About the Book
Female journalists are rare in 1879, but American-born Clara Endicott has finally made a name for herself with her provocative articles championing London’s poor. When the backlash from her work forces a return home to Baltimore, Clara finds herself face-to-face with a childhood sweetheart who is no longer the impoverished factory worker she once knew. In her absence, Daniel Tremain has become a powerful industry giant and Clara finds him as enigmatic as ever. However, Daniel’s success is fuelled by resentment from past wounds and Clara’s deeply-held beliefs about God’s grace force Daniel to confront his own motives. When Clara’s very life is endangered by one of Daniel’s adversaries, they must face a reckoning neither of them ever could have foreseen.
As I was reading this book it struck a chord of familiarity with me. Something in the recesses of my memory was clawing to be unleashed, as if I had encountered these characters before and their faces were hovering just beyond recollection. I came across a review from Joy at Edgy Inspirational Romance and suddenly the puzzles fell together. That was it! Clara and Daniel were reminding me of Margaret Hale and John Thornton from one my favourite mini-series North & South. It was not so much the storyline that welcomes comparison (aside from parallels in the labour dispute storyline), but the vitality and passion of the characters and their undeniable chemistry.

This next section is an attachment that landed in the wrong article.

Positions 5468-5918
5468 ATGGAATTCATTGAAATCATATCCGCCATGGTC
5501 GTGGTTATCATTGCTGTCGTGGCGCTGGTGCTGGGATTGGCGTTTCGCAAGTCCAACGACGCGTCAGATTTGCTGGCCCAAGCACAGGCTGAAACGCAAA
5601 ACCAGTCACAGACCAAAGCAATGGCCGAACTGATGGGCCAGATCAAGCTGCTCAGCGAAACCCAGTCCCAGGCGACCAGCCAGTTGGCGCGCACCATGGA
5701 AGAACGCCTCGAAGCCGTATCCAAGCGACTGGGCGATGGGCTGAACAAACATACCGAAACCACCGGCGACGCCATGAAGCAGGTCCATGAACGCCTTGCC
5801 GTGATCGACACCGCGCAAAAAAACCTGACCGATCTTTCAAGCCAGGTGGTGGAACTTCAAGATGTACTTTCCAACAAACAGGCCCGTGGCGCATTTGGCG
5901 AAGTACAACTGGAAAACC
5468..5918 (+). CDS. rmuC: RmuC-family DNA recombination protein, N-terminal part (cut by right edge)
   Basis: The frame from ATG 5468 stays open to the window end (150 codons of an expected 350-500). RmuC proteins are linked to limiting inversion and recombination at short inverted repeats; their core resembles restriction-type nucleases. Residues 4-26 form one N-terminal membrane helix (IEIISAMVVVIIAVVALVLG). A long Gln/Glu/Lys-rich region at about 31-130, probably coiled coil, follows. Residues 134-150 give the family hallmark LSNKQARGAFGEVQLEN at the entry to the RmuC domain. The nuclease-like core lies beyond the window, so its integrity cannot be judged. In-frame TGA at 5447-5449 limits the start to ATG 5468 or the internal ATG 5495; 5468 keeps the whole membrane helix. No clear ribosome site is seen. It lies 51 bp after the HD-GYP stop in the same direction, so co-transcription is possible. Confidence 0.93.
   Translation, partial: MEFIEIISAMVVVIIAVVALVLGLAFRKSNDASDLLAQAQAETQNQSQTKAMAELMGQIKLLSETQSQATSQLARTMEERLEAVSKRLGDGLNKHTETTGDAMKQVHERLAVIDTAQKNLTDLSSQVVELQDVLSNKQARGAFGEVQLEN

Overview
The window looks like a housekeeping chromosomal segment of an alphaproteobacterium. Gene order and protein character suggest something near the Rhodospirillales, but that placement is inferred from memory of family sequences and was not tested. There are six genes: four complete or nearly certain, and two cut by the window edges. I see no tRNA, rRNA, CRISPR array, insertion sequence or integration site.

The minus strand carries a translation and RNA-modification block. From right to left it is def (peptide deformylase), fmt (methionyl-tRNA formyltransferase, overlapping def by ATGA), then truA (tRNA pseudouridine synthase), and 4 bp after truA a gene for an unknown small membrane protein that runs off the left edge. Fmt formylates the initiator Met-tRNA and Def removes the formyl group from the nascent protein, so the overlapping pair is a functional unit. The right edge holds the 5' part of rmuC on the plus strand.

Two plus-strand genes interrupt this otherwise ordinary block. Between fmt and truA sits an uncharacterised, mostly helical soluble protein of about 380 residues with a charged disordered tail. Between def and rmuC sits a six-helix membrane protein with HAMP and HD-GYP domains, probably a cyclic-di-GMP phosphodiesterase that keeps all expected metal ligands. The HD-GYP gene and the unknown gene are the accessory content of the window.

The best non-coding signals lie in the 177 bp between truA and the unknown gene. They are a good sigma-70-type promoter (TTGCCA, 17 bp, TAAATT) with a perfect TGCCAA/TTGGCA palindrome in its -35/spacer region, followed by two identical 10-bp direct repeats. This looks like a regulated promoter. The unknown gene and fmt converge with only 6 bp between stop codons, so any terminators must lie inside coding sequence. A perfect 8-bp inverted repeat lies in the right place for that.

Clara and Daniel both defy conventions of society but for different motivations: Clara for the betterment of the impoverished, and Daniel for revenge against the wealthy. Somehow these two characters find a middle ground where all that is against them falls away and what is left is too people searching for purpose. Their characters are well developed, but I found Clara to be overly tenacious in her evangelistic efforts towards a couple of the primary characters. Her pious soliloquies sometimes took away from particular plot points and atmosphere and could have been more effective if they were woven more naturally into conversations.
The plot line had great elements of tension and suspense that propelled the story forward at an easy clip. I wish that some events and motivations were better connected and thoroughly explained near the latter half of the story, but overall the plot was cohesive and engaging.